Tobacco farmers here have started transplanting tobacco seedlings from the seedbed to the field under irrigation.
Midlands Provincial crop and livestock officer Mrs Madeliner Magwenzi said farmers with irrigation facilities mainly in Gweru and Kwekwe districts have undergone thorough training by Agritex and various tobacco training institutions such as TIMB and Tobacco Research Board in order to improve their agronomic practices.
“Irrigation tobacco is now being transplanted and we are urging tobacco growers to apply systemic aphicides and nematicides during the transplanting stage of tobacco to avoid the spread of insect transmitted diseases. We are also monitoring land preparation, a process which entails ploughing, disking and ridging.
“In terms of land preparation, we are training them on disking, which is done to break soil clods into a fine tilt to enhance uniform ground therefore allowing equal distribution of water. At least five litres of water must be applied per planting station two weeks before transplanting commences. This is aimed at linking the applied water with ground water or residual moisture,” she said.
Mrs Magwenzi said they are also training the tobacco farmers on integrated pest management as the anticipated El Nino weather conditions can be associated with more and early pests and diseases for the tobacco crop.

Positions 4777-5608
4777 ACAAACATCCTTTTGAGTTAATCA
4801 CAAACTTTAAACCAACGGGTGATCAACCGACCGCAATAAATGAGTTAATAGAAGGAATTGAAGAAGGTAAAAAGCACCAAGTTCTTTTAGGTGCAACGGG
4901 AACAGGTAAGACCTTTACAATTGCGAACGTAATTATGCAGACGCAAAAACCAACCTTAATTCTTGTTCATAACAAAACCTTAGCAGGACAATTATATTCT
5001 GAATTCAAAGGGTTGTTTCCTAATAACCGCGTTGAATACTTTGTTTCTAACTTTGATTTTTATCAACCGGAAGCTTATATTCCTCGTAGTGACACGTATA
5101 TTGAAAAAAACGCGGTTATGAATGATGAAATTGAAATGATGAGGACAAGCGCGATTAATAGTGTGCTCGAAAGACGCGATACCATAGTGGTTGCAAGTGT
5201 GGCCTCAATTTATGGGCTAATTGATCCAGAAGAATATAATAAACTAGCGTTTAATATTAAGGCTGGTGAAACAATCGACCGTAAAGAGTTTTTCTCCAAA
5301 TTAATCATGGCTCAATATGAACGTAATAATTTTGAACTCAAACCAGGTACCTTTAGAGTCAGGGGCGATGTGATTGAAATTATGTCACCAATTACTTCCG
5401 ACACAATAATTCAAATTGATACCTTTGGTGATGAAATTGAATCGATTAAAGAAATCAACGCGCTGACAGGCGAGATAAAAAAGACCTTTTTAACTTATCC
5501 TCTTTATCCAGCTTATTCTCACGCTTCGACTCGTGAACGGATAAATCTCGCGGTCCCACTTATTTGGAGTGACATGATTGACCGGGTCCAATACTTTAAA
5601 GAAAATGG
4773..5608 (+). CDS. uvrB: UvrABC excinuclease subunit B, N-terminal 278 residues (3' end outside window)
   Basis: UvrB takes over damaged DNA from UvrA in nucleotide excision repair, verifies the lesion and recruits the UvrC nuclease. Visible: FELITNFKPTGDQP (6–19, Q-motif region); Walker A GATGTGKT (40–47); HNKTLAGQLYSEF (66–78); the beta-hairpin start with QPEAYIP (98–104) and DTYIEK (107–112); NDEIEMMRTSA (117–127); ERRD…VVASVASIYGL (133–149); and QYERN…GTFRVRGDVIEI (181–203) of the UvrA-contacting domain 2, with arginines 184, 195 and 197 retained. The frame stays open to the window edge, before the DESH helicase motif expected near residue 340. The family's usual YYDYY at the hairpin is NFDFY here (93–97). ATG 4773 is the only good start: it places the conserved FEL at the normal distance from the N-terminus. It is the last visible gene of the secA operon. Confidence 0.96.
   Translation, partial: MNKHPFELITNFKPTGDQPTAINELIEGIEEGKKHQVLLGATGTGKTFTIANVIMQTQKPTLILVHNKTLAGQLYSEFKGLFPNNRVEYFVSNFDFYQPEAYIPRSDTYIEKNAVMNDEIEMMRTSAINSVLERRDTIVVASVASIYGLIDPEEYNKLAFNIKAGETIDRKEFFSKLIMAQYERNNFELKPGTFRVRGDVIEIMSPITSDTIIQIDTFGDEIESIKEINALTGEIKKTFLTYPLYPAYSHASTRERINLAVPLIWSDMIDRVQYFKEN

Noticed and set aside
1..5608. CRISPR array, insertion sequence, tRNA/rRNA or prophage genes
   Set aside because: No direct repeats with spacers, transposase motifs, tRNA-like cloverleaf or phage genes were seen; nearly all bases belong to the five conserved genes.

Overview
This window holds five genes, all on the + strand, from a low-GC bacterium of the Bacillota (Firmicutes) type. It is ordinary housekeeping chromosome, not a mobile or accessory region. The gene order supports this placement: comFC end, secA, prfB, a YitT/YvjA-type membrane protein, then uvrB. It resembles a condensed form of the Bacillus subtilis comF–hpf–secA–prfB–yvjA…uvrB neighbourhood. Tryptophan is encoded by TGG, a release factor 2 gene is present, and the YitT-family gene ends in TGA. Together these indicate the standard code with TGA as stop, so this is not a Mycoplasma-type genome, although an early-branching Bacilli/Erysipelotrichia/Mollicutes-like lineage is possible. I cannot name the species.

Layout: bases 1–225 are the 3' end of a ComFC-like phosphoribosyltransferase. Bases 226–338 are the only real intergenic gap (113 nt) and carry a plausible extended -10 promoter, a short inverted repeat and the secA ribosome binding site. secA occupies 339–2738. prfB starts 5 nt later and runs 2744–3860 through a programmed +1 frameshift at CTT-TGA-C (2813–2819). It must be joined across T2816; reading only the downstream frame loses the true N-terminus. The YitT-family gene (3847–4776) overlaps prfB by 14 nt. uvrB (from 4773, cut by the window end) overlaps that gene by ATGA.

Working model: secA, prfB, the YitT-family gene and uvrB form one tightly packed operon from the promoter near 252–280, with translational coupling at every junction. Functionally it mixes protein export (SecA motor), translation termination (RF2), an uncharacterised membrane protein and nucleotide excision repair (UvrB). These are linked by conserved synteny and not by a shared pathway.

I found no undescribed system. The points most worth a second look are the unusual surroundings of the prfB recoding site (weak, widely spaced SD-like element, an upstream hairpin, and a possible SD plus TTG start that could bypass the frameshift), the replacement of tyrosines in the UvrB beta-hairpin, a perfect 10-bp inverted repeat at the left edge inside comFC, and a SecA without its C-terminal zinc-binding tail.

“Tobacco farmers need to be wary of pests at all stages, while they are transplanting now, application of wrong pesticides leads to pest resistance, pest resurgence and environmental pollution. Tobacco planted around September October may not be affected by tobacco aphids whose peak period is in November/December hence timing of planting can help in the prevention of pests.
However, we continue to educate farmers on pests management as they affect yield quality and ultimately profit margins,” she said.
The province she said is targeting to plant 500 hectares under irrigated tobacco this season.